The Kerala High Court ruled recently that a Registrar for Births, Deaths and Marriages need not insist on court order to record a divorce obtained through talaq under Muslim personal law.
Justice PV Kunhikrishnan held that if the divorce is otherwise in order as per the personal law, a Muslim woman need not be sent to court for recording talaq and the Registrar concerned can record the talaq himself. This ruling came after the Court noticed a gap in the Kerala Registration of Marriages (Common) Rules, 2008 which does not provide for the registration of divorces that are obtained under personal laws.
This, the Court said, would put only divorced Muslim woman to a disadvantage and not divorced Muslim men because if a Muslim husband pronounces talaq in accordance with his personal law, he can remarry without removing the entry in the register of marriage maintained under the 2008 Rules, because his personal law permits more than one marriage in certain situations. However, the divorced Muslim woman cannot remarry till the marriage entry as per the 2008 Rules is removed by approaching a competent court of law.
“If a law abiding Muslim couple registered their marriage as per Rule 2008 and subsequently the husband pronounce talaq, can the registration of marriage as per Rule 2008 be a burden to the Muslim women alone? “, the Court asked.
The Court also opined that the power to register divorce is ancillary to the power to record marriage and, therefore, held that Registrars need not wait for court orders to record divorces that were obtained under personal law.
“If there is the power to register the marriage, the power to record the divorce is also inherent and ancillary to the authority who registers the marriage, if there is a divorce under the personal law. A divorced Muslim woman need not be sent to a court of law for recording the talaq if it is otherwise in order as per the personal law. The officer concerned can record the talaq without insisting on a court order,” the Court held.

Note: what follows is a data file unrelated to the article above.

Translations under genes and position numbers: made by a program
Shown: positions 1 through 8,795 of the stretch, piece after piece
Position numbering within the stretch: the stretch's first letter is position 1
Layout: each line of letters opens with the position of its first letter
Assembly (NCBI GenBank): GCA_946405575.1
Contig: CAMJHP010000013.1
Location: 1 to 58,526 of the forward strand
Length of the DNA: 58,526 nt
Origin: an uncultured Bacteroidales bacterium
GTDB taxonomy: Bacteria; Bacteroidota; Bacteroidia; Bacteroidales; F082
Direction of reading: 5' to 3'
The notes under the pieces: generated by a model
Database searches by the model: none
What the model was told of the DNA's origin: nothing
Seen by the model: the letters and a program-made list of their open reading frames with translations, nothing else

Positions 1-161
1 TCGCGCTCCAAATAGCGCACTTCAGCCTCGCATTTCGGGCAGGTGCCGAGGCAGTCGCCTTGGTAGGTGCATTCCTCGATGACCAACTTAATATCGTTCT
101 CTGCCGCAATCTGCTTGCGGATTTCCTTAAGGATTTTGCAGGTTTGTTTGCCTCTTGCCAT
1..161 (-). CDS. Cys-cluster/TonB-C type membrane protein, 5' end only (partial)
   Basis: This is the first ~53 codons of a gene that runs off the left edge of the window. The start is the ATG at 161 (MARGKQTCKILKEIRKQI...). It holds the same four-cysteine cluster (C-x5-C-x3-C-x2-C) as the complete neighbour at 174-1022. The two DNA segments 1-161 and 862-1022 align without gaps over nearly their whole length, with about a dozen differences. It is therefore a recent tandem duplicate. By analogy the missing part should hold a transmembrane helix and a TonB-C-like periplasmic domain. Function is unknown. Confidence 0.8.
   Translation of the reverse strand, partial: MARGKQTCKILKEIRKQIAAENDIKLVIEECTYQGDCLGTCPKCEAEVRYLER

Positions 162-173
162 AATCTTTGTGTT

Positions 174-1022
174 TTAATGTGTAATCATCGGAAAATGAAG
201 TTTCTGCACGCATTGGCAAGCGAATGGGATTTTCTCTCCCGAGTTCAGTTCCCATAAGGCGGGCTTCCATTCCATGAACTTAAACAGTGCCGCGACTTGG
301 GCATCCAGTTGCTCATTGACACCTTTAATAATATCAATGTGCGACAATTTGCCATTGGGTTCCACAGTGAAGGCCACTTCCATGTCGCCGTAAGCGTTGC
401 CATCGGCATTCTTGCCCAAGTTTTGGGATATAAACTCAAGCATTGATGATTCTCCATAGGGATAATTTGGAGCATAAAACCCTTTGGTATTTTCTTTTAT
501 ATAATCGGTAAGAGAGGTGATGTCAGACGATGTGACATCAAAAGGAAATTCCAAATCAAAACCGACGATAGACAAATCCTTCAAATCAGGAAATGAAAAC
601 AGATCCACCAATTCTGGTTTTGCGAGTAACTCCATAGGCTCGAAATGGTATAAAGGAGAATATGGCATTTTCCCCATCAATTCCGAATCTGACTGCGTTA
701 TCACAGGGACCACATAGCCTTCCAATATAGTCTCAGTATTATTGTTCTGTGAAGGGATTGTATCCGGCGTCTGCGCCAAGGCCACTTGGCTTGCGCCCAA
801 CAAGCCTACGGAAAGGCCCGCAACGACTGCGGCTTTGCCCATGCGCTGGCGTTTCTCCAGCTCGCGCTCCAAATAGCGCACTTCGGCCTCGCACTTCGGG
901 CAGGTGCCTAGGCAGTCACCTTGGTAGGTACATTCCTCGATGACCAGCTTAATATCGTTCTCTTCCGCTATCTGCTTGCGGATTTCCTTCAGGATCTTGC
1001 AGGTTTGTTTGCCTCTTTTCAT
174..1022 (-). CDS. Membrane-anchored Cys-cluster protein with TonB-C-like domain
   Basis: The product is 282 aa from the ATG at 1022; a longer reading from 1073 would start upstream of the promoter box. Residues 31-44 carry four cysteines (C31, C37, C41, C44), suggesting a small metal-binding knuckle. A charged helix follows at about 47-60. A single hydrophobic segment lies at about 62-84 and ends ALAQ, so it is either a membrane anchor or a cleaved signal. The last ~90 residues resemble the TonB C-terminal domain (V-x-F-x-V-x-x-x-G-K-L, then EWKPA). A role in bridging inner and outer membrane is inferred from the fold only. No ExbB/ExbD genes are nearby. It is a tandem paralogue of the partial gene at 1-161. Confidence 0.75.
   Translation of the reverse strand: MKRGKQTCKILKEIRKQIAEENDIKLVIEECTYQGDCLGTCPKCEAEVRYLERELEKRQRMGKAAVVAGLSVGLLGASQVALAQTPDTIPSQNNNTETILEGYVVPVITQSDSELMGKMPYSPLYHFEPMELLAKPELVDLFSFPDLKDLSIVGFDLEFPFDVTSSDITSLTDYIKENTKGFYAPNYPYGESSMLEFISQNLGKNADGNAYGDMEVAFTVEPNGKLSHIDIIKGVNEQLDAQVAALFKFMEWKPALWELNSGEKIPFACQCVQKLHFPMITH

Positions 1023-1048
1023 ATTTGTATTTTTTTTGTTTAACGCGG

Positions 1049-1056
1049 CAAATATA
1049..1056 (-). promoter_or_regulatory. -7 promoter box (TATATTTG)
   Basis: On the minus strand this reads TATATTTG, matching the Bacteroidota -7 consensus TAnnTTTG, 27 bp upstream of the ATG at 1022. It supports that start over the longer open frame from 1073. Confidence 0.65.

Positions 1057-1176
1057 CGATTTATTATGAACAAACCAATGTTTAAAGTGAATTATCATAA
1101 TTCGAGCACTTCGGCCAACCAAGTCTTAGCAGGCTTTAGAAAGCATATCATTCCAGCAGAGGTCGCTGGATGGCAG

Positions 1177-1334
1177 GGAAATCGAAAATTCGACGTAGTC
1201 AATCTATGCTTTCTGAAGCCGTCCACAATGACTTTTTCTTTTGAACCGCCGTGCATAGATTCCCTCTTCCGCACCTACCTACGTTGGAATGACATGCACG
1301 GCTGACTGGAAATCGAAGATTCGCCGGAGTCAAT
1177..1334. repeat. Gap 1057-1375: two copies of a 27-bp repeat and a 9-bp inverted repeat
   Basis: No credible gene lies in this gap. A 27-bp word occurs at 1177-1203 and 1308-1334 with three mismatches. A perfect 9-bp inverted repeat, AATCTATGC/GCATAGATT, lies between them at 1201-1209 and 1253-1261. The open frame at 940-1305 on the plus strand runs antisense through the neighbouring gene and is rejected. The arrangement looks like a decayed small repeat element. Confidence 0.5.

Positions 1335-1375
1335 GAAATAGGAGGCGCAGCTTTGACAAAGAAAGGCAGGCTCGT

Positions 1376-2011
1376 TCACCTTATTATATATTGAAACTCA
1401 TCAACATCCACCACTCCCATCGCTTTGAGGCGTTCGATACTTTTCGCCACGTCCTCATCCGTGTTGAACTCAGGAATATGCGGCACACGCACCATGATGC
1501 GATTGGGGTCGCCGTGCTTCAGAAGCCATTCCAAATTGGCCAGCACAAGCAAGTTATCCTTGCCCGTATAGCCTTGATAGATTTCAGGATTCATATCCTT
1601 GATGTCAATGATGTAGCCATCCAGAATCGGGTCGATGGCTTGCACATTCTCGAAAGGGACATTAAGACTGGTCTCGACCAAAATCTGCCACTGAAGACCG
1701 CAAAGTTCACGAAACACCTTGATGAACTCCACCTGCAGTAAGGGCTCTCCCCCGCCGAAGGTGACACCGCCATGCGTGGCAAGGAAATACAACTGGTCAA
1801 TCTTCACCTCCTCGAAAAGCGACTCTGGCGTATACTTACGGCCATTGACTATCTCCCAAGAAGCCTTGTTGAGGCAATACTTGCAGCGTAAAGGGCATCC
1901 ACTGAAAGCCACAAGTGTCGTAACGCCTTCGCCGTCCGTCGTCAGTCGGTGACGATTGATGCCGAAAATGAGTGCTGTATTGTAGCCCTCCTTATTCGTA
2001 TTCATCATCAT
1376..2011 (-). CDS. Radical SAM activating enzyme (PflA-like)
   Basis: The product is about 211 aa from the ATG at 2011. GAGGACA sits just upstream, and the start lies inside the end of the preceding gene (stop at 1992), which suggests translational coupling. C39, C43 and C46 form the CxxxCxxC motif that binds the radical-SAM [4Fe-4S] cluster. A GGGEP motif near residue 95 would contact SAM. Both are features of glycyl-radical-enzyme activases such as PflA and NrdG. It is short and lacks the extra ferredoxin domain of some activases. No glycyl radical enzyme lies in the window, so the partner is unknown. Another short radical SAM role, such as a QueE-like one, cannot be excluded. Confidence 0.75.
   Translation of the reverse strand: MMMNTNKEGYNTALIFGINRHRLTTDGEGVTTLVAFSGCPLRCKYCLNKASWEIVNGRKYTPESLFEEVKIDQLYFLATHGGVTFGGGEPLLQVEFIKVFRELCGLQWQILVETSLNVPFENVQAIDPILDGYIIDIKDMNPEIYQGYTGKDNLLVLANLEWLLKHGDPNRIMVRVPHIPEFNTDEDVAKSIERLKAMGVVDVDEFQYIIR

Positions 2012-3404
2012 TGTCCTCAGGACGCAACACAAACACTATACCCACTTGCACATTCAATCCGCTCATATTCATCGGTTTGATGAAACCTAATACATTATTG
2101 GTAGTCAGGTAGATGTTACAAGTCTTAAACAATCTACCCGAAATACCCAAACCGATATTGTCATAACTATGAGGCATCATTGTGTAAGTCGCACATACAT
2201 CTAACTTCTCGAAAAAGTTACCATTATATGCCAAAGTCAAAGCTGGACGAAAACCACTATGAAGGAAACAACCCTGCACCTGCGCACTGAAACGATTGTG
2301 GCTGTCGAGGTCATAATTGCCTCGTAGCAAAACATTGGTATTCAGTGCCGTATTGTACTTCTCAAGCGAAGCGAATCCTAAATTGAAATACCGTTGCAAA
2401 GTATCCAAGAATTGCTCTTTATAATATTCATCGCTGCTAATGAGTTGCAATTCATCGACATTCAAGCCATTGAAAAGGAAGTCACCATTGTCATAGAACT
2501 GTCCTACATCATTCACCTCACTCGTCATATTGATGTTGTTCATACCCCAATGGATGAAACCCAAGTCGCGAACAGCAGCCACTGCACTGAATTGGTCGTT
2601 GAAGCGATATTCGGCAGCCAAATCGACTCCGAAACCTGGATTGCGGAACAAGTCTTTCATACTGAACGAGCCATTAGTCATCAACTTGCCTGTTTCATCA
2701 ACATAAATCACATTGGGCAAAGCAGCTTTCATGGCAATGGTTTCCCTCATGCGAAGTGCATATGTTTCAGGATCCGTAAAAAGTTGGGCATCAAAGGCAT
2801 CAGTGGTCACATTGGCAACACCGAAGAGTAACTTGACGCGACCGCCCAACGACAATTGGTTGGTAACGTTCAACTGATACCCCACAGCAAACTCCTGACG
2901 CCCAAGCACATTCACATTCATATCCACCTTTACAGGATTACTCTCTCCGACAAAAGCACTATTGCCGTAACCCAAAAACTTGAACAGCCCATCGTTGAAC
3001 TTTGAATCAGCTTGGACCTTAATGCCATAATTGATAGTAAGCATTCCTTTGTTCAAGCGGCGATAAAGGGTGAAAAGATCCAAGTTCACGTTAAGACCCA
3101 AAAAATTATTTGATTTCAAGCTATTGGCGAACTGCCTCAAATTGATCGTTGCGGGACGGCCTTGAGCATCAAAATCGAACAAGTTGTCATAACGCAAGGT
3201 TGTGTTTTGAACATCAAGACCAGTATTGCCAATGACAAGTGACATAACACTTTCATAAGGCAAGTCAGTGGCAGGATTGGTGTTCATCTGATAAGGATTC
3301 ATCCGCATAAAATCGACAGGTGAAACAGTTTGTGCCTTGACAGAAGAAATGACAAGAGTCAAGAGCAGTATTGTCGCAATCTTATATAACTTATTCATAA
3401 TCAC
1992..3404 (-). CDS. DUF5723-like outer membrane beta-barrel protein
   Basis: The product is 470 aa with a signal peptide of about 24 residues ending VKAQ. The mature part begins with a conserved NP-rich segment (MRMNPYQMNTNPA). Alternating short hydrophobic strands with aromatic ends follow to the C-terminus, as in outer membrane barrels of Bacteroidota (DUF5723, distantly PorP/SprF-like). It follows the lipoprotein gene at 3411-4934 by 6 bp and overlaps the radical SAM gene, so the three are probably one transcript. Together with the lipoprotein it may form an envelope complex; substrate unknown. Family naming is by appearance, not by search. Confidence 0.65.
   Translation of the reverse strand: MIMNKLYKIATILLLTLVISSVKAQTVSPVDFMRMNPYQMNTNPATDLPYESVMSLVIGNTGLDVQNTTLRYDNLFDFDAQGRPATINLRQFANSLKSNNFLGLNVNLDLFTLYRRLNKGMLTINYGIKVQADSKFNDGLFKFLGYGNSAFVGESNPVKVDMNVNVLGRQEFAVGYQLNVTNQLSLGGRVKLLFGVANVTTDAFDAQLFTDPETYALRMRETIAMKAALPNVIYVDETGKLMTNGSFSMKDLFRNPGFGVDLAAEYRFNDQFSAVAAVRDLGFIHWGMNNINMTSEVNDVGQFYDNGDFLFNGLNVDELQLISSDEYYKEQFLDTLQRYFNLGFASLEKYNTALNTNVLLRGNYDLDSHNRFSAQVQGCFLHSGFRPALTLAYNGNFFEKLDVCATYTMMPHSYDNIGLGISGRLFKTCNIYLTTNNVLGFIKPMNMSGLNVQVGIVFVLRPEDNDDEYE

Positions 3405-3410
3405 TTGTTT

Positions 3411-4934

Taking this further, the Court also, in his ruling, suggested that the Kerala legislature look into fixing the lacuna in the 2008 laws. The judgment was passed on a petition moved a woman whose marriage to her husband (arrayed as the third respondent) was dissolved in 2014 upon his pronouncement of talaq.
They intimated the Mahal Khazi of the same and he issued a divorce certificate. The petitioner approached the Local Registrar of Births Deaths and Marriages, the same one that had registered her marriage, seeking to make necessary entries in the marriage register regarding the dissolution of marriage.
However, the Registrar refused to do the same pointing out that the 2008 Rules, under which the marriage was registered did not have any provision that would allow it.
This prompted the petitioner to approach the Court seeking directions to the registrar to record the divorce. Since there is no provision in the 2008 Rules to record the divorce, the High Court held that the principle in the general power under Section 21 of the General Clauses Act, 1897 can be adopted.
Section 21 of the General Clauses Act says that, where by any Central Act or Regulation, a power to issue notifications, orders, rules or bye-laws is conferred, then that power includes a power exercisable in the like manner and subject to the like sanction and conditions (if any), to add to, amend, vary or rescind any notifications, orders, rules or bye-laws so issued.
Accordingly, it held that Registrars can register divorces obtained by talaq without court orders.
The Registrar in this case was directed to consider the application moved by the petitioner to record her divorce, after issuing notice to the husband. If the husband confirms the divorce, the Registrar shall make the necessary entry in the Register of Marriage, the Court ordered.
The petitioner was represented by advocates KV Pavithran and Jayanandan Madayi Puthiyaveettil. Government Pleader BS Syamantak appeared for the State.
 Neyan Veettil Behsana v. Local Registrar for Births and Deaths & Marriages